A mobile app would allow RelayRides members to unlock G.M. vehicles that are registered with the start-up and subscribed to OnStar.
A lot of things can be rented by the hour, and now General Motors wants your car to be one of them.
GM is teaming up with a small San Francisco based company, RelayRides, to offer peer-to-peer, short-term car rentals. Here’s how it works: starting next year, GM owners who subscribe to OnStar post their vehicle for “rent” on RelayRides’ website. The owner sets the price and supplies the gas. A renter uses OnStar’s global positioning technology to locate the vehicle, and then he or she uses a smartphone “app” to unlock the car and get the key hidden inside.
RelayRides takes a 35 percent cut and offers a $1-million dollar insurance policy. If things goes well, the program may be expanded to other cities. What’s in it for GM? The auto manufacturer hopes the program will give them a bit more visibility and market share in California. The big question is, will it work? GM’s vice chairman for corporate strategy, Stephen Girsky, admits that “peer-to-peer car sharing is in its infancy. We don’t know if it’s going to work or not.”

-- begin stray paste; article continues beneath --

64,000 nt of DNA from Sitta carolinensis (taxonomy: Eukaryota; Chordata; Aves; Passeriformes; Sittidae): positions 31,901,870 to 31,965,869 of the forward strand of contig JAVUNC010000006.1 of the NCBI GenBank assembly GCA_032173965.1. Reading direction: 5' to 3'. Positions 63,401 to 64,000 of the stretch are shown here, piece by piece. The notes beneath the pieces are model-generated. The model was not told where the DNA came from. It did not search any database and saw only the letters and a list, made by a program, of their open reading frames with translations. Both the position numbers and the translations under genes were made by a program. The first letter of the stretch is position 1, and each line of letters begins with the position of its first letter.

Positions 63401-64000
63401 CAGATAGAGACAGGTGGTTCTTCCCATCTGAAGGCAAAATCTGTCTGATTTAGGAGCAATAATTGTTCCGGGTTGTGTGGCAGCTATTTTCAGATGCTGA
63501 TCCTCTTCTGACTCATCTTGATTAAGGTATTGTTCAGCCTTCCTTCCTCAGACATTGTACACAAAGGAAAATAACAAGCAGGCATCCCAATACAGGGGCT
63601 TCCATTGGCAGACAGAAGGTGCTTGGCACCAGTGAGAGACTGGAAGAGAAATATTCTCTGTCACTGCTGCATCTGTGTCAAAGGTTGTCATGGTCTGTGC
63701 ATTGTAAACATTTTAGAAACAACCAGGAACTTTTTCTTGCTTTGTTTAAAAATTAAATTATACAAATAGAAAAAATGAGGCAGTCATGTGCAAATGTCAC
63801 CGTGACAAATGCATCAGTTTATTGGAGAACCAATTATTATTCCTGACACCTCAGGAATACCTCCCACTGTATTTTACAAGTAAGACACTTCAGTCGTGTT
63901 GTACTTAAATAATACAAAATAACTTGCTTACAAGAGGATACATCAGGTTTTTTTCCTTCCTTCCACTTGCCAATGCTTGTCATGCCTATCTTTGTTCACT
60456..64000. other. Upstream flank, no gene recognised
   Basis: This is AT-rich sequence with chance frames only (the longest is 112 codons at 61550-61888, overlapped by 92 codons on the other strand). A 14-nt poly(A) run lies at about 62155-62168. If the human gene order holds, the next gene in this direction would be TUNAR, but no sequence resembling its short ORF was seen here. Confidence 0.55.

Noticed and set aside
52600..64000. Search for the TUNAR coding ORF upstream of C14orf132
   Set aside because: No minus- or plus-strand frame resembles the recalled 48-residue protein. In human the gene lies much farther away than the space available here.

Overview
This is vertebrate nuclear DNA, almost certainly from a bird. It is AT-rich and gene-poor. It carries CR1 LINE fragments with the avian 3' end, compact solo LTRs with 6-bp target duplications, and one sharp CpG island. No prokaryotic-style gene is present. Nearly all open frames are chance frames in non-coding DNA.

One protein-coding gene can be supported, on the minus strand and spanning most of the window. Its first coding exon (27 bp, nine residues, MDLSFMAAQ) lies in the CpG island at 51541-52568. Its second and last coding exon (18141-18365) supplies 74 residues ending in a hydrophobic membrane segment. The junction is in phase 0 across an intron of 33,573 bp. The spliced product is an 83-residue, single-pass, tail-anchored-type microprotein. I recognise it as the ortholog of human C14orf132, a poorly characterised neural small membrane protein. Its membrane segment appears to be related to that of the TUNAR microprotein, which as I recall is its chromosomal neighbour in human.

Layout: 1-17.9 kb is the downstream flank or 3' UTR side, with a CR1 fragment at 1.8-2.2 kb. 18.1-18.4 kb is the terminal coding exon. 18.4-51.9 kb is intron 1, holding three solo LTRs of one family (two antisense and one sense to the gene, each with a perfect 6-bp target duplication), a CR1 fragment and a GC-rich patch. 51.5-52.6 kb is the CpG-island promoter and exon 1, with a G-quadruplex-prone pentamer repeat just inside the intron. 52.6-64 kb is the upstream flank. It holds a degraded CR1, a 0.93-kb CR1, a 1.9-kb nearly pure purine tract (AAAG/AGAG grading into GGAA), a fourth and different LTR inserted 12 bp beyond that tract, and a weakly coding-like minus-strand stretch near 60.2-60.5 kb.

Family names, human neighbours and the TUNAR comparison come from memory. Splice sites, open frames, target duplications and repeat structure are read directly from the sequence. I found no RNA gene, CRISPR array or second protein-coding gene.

What about you? Do you leave your car sitting in the parking lot at work for eight hours or more a day? Would you be up for making a little extra cash renting it out by the hour, or does the thought of someone driving around in your car make you a little queasy?
Andre Haddad, CEO of RelayRides
Bob Tiderington, manager at GM Business Initiatives